South Sea Sensation

A brief blog about LiA with Think Pacific

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From the 16th June to the 28th July I was privileged and humbled by the opportunities and experiences with which both the Laidlaw Foundation and Think Pacific (TP) provided me. Leadership in Action (LiA) has been profound in providing me with a new sense of gratitude and perspective. Now that I am back in the UK I am able to reflect upon what I have seen, done and learnt over the past 6 weeks. I will summarise the lessons learnt through discussing some personal highlights. 

First, some background, I was thoroughly prepared for my time in Fiji, and confident I would be able to make the most of every minute through pre-exisiting friendships with my Fijian Dreu. A strong foundation is crucial in building anything lasting, and through being physically, mentally and socially prepared I was able to approach LiA with zeal.

Arriving at my new home in Toga village we were warmly welcomed by all, with special mention to my Fijian parents Mitieli and Lice who can only be described as top drawer. Mitieli Aka Vakatawa (Pastor) and I found common ground quickly in both rugby and faith, facilitating a smooth integration into his family and the community at large as a consequence of his high standing. I was proud to be presented my first opportunity at leadership on project by my new father, when he invited me to read the miracle the feeding of the 5000 in front of the congregation. An experience I will never forget, but more significantly the lesson learnt from it will stay with me forever, to show compassion, charity and kindness. In the village it is evident they practice what they preach, with a palpable sense of community and togetherness. Despite having little with regards to possessions, they were generous, rich in spirit, and as a consequence fulfilled.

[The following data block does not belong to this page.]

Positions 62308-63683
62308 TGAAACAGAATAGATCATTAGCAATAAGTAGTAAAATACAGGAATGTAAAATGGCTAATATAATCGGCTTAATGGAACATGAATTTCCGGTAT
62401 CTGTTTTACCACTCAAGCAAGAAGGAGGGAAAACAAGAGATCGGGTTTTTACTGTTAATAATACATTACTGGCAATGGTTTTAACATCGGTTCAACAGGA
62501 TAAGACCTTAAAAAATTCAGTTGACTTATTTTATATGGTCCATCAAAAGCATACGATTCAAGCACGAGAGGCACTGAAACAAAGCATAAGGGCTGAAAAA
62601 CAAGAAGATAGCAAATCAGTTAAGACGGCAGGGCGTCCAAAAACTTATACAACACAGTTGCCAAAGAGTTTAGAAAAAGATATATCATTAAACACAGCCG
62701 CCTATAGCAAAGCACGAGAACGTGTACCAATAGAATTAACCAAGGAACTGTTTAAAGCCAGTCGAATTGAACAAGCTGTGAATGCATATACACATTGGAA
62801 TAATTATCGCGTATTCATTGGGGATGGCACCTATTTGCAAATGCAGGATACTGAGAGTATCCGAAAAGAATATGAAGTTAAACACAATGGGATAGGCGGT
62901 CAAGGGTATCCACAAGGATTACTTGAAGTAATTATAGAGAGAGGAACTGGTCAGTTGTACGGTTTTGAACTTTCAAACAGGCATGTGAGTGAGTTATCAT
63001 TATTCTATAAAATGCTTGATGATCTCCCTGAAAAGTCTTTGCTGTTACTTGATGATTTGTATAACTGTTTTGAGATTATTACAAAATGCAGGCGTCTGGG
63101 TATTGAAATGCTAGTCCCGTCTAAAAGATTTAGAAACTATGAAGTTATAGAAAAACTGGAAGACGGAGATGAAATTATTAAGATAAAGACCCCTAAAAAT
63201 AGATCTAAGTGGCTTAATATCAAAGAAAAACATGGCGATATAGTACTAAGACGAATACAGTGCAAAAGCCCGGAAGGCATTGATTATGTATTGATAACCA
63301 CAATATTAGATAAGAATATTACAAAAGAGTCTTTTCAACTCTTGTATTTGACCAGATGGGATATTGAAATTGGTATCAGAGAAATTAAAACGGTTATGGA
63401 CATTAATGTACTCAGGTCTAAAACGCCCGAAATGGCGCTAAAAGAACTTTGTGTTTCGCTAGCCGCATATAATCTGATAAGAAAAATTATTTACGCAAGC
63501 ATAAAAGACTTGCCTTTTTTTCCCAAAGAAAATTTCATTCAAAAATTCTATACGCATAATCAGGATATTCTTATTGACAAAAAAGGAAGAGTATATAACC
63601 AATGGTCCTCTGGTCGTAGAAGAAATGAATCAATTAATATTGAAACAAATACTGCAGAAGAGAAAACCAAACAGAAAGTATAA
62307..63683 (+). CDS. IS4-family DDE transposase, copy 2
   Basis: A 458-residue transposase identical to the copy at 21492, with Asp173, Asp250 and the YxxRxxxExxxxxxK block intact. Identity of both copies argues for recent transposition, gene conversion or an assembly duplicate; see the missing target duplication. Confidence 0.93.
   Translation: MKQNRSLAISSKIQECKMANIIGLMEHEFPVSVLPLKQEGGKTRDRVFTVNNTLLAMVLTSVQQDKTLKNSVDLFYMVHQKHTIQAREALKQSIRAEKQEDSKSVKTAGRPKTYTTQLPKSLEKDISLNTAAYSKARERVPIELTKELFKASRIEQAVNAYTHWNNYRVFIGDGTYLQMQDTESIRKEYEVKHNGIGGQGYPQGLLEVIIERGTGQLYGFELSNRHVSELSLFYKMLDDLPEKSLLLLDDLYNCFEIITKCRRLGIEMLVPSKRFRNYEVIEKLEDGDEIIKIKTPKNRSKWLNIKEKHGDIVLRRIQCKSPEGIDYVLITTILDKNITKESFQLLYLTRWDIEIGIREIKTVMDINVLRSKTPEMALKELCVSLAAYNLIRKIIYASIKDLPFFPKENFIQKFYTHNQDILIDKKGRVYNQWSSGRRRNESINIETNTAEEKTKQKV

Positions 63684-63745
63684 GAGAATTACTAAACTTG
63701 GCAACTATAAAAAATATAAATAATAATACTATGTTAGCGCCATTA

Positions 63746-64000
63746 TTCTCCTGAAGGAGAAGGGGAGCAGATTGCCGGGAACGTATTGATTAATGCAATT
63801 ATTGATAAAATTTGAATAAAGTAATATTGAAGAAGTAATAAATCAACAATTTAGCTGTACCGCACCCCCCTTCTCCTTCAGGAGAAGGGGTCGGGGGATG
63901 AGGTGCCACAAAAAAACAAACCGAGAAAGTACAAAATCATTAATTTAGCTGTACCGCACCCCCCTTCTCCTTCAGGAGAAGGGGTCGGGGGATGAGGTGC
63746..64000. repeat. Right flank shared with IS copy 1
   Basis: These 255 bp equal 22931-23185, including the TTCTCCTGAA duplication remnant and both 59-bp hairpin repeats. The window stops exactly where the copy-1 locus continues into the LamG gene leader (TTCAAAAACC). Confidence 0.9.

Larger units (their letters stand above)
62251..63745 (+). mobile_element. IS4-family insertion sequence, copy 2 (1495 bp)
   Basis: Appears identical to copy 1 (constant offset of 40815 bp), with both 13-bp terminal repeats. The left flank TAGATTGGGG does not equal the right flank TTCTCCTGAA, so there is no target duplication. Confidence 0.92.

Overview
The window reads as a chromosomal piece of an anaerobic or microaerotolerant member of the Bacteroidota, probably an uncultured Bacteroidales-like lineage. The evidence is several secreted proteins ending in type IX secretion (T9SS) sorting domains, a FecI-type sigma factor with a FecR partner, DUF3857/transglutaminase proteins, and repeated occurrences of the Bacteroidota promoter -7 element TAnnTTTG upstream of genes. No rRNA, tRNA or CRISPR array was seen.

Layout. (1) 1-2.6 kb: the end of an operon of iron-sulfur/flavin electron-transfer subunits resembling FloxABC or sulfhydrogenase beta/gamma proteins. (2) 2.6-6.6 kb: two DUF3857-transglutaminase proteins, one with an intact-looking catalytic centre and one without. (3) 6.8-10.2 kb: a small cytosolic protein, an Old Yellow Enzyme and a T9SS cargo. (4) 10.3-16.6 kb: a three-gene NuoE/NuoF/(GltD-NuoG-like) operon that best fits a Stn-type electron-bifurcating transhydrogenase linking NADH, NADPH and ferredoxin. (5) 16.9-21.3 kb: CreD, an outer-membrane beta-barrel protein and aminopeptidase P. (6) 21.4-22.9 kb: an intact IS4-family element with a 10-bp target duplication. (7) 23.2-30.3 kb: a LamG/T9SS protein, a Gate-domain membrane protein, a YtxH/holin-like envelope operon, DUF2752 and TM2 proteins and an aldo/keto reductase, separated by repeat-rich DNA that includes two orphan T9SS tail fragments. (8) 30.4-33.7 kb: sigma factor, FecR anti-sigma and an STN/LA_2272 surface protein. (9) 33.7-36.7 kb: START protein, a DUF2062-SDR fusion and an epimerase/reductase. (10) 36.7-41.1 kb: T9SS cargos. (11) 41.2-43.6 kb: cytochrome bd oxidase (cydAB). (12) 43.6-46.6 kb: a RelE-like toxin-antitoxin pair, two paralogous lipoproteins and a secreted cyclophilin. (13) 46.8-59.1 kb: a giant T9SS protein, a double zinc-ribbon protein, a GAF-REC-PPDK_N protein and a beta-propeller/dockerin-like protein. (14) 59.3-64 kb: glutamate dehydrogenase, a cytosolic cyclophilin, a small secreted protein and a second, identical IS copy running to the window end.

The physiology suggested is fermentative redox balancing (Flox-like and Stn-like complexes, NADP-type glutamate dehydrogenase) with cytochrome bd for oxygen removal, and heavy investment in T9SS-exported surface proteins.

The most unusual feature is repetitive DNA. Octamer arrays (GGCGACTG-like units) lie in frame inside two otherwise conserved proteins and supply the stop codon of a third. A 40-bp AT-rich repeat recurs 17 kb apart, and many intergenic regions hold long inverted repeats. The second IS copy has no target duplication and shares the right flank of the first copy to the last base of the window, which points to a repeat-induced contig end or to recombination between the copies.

The second lesson and another one close to my upbringing - being educated in Lincolnshire - farming. The people of Toga village, and their neighbours are notorious as being from the salad bowl of Fiji. The benefits of this some self-evident, such as being active, eating well, and reaping what is sown stand the community in good stead. However, the nature of our visit felt significant with a portion being focussed on climate change, and through discussions and co-education alongside the youth we were to discover the effects had been felt here in recent years.  Examples included failed crops and cyclone Winston. A connection with those who will be first and worst effected by climate change in the South Pacific focussed minds, and gave a real sense as to what it means to be an ethical leader, and the consequences of unethical and unsustainable practices. As such it is important we support communities like those in Toga, and globally enabling them to enjoy the fruits of their labour for years to come. 

The primary objective of our time spent was to provide a legacy, in the form of a health centre for our new families to use. This objective was completed with great success. In doing so, we have secured a brighter future for the next generation, but also learnt valuable personal lessons. Through operating with an unfamiliar group, in an unfamiliar environment, tasked with an unfamiliar challenge I am able to reflect upon the importance of leading with adaptability, and whilst in a group with differing skill sets seeing there is strength in a variety of proficiencies and interests and it is only through adversity that we as a collective and as individuals may rise. 

There is a unique charm about the South Seas and the Pacific apparent since they entered the British psyche through novels such as Robinson Crusoe and Treasure Island. Over the last three centuries we have got to know their ecology, heritage and peoples; and through immersing myself fully in the Fijian culture through LiA I have been captivated, grown as a person, and made a positive lasting contribution, something I will be grateful for, for the rest of my life.

Vinaka vaka levu

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